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modern stage levels for guitar
Old 17th September 2019
  #121
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norfolk martin's Avatar
 

Quote:
Originally Posted by enorbet2 View Post
Two different drummers I played with used Slingerland 20 inch maple kicks that were exceptionally deep and they both sounded like standing next to a cannon. I don't really know why but those drums would really get your attention if they didn't cave in your chest first.
Honestly, I would recommended that just about anyone playing drums at a modern volume should wear hearing protection. I used to practice with an acoustic kit in a reflective concrete basement. It sounded great, but my ears would ring for hours afterwards.

Indeed, at age 60, striving to hear things through my tinnitus, with hearing that cuts off at 10kHz and realizing that younger musicians find volume levels that seem "OK" to me to be painful, I wish I'd used hearing protection at ages 20-40, instead of starting at 40.
Old 17th September 2019
  #122
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Mikhael's Avatar
 

As a part-time drummer, my attitude was always that if I needed a monitor to hear my DRUMS, then everyone else was too @#$% loud.
Old 4 weeks ago
  #123
Gear Maniac
 

If played by an aggressive drummer, cymbals can EASILY exceed the threshold at distance quoted by enorbet, and EASILY exceed the threshold of pain on average.

A cymbal-heavy song played by a heavy-handed drummer can drown out the bulk of a cranked AC30 (and enter the threshold of pain), no questions. I could give a **** how many years experience anyone has, not backing down on this one lol.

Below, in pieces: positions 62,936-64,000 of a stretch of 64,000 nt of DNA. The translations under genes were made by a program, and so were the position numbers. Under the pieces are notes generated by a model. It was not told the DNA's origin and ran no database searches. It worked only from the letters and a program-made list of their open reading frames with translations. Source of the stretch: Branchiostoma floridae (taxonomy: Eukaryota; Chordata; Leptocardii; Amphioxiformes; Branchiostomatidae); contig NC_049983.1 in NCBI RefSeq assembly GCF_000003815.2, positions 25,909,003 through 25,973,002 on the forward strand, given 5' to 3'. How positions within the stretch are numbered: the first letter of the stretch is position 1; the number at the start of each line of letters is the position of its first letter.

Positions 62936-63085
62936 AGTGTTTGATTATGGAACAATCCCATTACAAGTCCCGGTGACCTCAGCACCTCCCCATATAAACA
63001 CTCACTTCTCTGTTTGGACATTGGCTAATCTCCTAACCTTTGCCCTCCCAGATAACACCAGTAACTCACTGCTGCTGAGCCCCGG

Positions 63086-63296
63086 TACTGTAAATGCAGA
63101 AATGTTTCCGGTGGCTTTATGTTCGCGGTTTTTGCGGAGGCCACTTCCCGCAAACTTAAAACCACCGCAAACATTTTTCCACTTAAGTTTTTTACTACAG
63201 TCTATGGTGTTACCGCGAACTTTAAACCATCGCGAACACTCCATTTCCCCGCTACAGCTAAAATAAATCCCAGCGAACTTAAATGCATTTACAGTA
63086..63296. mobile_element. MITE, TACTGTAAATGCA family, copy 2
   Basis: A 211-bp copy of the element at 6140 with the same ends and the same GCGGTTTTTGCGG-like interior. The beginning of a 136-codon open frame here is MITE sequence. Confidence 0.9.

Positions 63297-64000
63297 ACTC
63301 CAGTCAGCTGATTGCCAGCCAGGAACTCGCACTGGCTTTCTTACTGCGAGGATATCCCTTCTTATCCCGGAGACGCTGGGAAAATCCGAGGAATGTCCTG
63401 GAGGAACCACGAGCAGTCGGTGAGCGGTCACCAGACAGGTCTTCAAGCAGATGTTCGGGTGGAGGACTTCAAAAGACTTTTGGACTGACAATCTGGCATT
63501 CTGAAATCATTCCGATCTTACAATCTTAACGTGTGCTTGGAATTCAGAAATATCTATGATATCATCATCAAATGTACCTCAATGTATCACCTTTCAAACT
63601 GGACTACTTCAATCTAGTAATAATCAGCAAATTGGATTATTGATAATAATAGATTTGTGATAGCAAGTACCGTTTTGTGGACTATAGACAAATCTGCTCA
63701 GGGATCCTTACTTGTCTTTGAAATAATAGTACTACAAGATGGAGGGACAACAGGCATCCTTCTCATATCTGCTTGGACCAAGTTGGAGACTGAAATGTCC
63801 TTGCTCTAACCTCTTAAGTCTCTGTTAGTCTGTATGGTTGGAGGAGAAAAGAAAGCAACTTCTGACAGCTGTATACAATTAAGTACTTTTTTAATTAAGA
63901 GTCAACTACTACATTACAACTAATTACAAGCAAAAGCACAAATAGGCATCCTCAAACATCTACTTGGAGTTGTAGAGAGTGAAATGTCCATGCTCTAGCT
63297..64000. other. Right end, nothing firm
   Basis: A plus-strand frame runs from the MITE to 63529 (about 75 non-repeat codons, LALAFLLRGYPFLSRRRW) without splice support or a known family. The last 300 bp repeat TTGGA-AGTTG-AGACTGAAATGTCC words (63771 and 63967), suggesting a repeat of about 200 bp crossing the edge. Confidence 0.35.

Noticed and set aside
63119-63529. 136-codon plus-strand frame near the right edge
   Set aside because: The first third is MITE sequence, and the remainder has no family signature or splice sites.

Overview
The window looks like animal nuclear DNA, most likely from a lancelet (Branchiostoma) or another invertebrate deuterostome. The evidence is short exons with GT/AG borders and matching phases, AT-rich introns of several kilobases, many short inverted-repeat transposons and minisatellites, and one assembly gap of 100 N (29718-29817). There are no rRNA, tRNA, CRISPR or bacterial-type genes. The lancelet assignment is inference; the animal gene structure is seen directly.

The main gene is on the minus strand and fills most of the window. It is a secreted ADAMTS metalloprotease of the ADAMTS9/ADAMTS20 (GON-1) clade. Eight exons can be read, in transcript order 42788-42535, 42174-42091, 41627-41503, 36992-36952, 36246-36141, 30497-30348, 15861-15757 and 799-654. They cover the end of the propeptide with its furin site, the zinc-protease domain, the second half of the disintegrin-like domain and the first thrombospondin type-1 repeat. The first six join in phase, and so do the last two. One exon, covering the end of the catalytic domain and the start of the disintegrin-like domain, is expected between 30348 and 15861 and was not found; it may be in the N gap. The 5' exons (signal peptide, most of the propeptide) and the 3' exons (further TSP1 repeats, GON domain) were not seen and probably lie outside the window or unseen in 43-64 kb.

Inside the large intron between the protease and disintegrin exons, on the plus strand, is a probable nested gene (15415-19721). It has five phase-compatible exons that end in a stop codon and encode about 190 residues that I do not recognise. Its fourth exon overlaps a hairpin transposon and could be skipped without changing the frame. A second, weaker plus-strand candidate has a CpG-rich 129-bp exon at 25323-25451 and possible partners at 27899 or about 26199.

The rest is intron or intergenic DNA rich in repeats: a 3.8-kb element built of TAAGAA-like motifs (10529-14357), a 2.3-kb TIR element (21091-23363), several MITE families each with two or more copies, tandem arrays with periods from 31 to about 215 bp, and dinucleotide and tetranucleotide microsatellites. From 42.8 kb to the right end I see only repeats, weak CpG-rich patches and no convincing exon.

It's definitely not common, but I've seen it before, and that's all I need to know it's possible.

Engineers just tend to be sensationalistic about how loud guitar amplifiers are compared to other instruments due to some bad experiences they've had. However, point taken that the AC30 will be more than adequate for the vast majority of drummers.
Old 4 weeks ago
  #124
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norfolk martin's Avatar
 

Quote:
Originally Posted by untitled73 View Post
If played by an aggressive drummer, cymbals can EASILY exceed the threshold at distance quoted by enorbet, and EASILY exceed the threshold of pain on average.

A cymbal-heavy song played by a heavy-handed drummer can drown out the bulk of a cranked AC30 (and enter the threshold of pain), no questions. I could give a **** how many years experience anyone has, not backing down on this one lol.
I quite agree. My problem is more that there seem to be some degree of admiration and encouragement out there for drummers who behave like this, and for other musicians who insist they can only play at a level that requires anyone near them to use plugs,or suffer hearing damage.

I'm personally a little bitter about this because I rather looked forward to various recording and mixing activities in my retirement, that I am now doubting I will be able to do because of the state of my hearing.